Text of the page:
JD.com reports slowing revenue growth as consumer sentiment remains sluggish in China
Chinese e-commerce company JD.com saw revenue growth slow in the fourth quarter, as consumer sentiment remains muted in its home country.
JD.com’s revenue in the fourth quarter was $42.8 billion, a 7% year-over-year increase. In comparison, the Beijing-based company reported a 23% rise in revenue during last year’s fourth-quarter earnings. The company’s slowing revenue growth is indicative of the challenging economic environment many Chinese companies are facing. Consumer spending in the country has slowed after years of stringent restrictions meant to mitigate the coronavirus pandemic. While most of these restrictions lifted in December, that hasn’t yet translated to shoppers spending a lot more money. In turn, China reported just 3% economic growth in 2022 — one of the lowest numbers reported in decades.
“We have seen the polarized trends of consumption patterns and spending power,” JD Retail Chief Executive Lei Xu said on the company’s earnings call. “On one hand, the number of middle-class and household users who attach great importance to the quality and function of goods is expanding. On the other hand, consumers have become more meticulous in their spending. Therefore, we see increasing diversification of consumer demand and consumption scenarios,” added Xu.
While the company said it is cutting back on investments in new businesses, it reallocated resources to its retail segment to improve its products, prices and services, Xu said. “In terms of price, our goal is to be known by customers for providing the most consistent everyday low price. As such, we have gone through numerous bottom-up optimizations, including further streamlining our promotional programs and improving our traffic allocation mechanisms,” said Xu.
JD is also closing its Indonesia and Thailand shopping sites, while launching a $1.4 billion discount program in China, spurring worries of a new wave of competition in Chinese online commerce, Bloomberg reported.
Xu said the company hopes to transform its marketing strategy from “focusing on big sales to creating an environment of everyday low price, gradually shifting people’s shopping behaviors and driving up consumption activities on a daily basis.”
JD has launched initiatives “including the compensation for higher prices and free shipping… and a price guarantee program, as well as the highly notable 1 billion subsidies program… it’s one of the many programs in our aim to better our pricing strategies. And all these discount programs are not merely slogans,” added Xu on the earnings call.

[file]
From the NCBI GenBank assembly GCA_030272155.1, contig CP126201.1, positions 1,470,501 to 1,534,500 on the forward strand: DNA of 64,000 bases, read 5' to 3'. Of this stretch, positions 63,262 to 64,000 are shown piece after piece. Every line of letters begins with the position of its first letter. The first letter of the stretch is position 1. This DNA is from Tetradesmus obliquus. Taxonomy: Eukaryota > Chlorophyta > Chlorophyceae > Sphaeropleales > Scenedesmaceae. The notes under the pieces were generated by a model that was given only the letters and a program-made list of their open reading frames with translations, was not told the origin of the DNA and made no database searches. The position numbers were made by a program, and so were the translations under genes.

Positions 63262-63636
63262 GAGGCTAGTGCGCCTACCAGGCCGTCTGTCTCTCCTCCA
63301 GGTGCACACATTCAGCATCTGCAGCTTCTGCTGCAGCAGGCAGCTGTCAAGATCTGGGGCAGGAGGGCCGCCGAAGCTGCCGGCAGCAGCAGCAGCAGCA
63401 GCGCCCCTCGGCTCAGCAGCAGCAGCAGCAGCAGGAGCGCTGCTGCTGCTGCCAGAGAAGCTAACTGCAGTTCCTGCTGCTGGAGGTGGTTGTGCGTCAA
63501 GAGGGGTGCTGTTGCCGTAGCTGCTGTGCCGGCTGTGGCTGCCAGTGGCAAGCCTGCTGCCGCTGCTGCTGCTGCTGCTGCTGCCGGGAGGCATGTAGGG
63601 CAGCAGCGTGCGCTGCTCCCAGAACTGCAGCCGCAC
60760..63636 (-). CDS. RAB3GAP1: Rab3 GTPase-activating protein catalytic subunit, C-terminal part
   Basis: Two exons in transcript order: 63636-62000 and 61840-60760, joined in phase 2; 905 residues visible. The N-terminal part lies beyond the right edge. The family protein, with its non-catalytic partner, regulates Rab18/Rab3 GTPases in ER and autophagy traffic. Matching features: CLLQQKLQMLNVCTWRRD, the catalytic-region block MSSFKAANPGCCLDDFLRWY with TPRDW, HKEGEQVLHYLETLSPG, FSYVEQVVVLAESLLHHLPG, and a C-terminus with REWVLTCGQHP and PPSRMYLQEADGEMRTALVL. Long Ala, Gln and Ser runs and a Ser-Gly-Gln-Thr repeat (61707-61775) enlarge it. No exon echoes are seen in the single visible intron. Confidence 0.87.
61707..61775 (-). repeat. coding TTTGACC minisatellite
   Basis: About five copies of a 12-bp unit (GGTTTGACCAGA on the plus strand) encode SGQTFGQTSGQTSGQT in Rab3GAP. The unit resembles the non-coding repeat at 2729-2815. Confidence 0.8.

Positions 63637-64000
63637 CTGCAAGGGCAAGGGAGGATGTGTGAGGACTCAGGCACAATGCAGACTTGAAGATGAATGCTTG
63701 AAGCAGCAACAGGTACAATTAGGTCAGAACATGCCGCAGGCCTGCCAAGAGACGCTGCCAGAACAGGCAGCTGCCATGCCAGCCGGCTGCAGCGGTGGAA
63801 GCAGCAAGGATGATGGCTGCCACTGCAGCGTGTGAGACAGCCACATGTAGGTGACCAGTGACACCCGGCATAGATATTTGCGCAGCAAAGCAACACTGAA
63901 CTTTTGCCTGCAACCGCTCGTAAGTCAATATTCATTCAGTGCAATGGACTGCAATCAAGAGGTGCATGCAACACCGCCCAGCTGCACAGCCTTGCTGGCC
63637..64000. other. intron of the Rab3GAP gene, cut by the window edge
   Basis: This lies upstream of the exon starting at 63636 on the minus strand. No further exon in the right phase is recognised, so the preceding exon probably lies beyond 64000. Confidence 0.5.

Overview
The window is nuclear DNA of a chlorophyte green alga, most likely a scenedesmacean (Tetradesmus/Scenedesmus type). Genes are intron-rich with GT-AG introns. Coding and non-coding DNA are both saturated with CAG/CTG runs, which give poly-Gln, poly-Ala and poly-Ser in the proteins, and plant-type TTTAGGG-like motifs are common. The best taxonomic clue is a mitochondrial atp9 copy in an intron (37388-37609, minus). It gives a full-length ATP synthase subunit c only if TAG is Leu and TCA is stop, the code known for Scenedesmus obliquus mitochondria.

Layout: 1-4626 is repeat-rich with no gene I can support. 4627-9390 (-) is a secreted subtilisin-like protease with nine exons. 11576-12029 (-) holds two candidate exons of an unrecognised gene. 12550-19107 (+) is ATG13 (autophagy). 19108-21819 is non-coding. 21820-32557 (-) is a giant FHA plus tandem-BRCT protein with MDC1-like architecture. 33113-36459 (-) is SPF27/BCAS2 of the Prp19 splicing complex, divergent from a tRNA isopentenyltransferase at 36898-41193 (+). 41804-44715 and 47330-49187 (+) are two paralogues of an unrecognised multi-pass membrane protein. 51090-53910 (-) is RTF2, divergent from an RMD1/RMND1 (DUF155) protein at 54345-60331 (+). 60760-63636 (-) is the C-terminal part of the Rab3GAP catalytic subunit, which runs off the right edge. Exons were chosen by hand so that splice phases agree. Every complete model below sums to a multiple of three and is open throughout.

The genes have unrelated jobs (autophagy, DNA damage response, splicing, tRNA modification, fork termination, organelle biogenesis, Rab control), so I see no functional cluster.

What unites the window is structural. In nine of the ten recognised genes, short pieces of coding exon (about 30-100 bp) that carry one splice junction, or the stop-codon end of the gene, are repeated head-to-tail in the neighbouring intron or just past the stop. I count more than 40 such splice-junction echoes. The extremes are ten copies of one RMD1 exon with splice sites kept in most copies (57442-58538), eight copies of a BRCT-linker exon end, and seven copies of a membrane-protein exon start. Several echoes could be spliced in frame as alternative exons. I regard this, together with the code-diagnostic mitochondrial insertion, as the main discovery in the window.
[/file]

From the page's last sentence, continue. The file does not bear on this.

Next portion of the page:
For the full year, JD.com’s revenue was $151.7 billion, a 9.9% increase compared to 2021. Meanwhile, the e-commerce giant swung to a profit of $400 million from a loss of $810 million at the end of the fourth quarter last year.
JD’s retail segment, which mainly consists of its online retail business, online marketplace and marketing services in China reported a revenue of $37.5 billion for the fourth quarter of 2022, a 4.3% decline from $39.2 billion in the same period last year.
According to Neil Saunders, managing director for retail at consulting firm GlobalData, the fact that JD is still pumping out growth is very positive. “I also take quite a lot of comfort in some of the things that JD is doing with its marketplaces and with its sites. I think there’s a lot of innovation there, especially trying to grow third-party merchants, trying to grow the number of brands, bringing a lot more products, partner with Western companies and I think their partnership with Tiffany to sell more in China,” added Saunders.
Last year, JD.com partnered with Shopify to increase its cross border sales enabling U.S. businesses with Shopify storefronts to list their products on the Chinese online marketplace. In May, the company ran a mid-year shopping festival offering benefits like deposit and platform fees waivers for hundreds of U.S. sellers with Shopify storefronts.
In February, Tiffany launched its first-ever online flagship store in China on JD.com. The company has also partnered with British luxury e-commerce venture Barclay Street in February 2022 to bring over 100 British and European luxury brands to its marketplace. JD.com has had success wooing foreign companies in the past including brand names like Adidas, Coca Cola, Dell and skincare brand CeraVe.
“They may have seen the growth rate decline. But strategically, they’ve done a lot of things right. And they’re continuing to get a lot right. They’ve just got to try and ride out this slightly more challenging environment,” Saunders added.